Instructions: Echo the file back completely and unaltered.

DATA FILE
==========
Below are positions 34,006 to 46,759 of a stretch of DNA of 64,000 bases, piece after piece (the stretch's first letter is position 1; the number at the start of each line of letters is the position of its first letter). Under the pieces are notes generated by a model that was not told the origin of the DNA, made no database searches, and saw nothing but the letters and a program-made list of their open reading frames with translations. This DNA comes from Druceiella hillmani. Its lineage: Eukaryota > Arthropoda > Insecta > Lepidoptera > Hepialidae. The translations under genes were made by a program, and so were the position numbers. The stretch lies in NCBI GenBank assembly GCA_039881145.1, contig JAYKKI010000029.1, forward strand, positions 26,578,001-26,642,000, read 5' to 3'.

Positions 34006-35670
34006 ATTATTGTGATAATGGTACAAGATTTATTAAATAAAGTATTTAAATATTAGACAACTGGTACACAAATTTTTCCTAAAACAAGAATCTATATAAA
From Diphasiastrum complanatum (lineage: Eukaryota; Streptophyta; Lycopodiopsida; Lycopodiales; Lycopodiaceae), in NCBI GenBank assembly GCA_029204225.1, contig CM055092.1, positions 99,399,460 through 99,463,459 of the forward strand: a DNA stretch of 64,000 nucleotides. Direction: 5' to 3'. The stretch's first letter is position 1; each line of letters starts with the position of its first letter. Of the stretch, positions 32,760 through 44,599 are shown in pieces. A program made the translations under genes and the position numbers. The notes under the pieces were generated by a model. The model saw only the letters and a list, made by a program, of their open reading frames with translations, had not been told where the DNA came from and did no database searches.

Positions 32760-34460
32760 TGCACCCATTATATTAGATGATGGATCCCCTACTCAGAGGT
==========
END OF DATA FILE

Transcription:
Below are positions 34,006 to 46,759 of a stretch of DNA of 64,000 bases, piece after piece (the stretch's first letter is position 1; the number at the start of each line of letters is the position of its first letter). Under the pieces are notes generated by a model that was not told the origin of the DNA, made no database searches, and saw nothing but the letters and a program-made list of their open reading frames with translations. This DNA comes from Druceiella hillmani. Its lineage: Eukaryota > Arthropoda > Insecta > Lepidoptera > Hepialidae. The translations under genes were made by a program, and so were the position numbers. The stretch lies in NCBI GenBank assembly GCA_039881145.1, contig JAYKKI010000029.1, forward strand, positions 26,578,001-26,642,000, read 5' to 3'.

Positions 34006-35670
34006 ATTATTGTGATAATGGTACAAGATTTATTAAATAAAGTATTTAAATATTAGACAACTGGTACACAAATTTTTCCTAAAACAAGAATCTATATAAA
From Diphasiastrum complanatum (lineage: Eukaryota; Streptophyta; Lycopodiopsida; Lycopodiales; Lycopodiaceae), in NCBI GenBank assembly GCA_029204225.1, contig CM055092.1, positions 99,399,460 through 99,463,459 of the forward strand: a DNA stretch of 64,000 nucleotides. Direction: 5' to 3'. The stretch's first letter is position 1; each line of letters starts with the position of its first letter. Of the stretch, positions 32,760 through 44,599 are shown in pieces. A program made the translations under genes and the position numbers. The notes under the pieces were generated by a model. The model saw only the letters and a list, made by a program, of their open reading frames with translations, had not been told where the DNA came from and did no database searches.

Positions 32760-34460
32760 TGCACCCATTATATTAGATGATGGATCCCCTACTCAGAGGT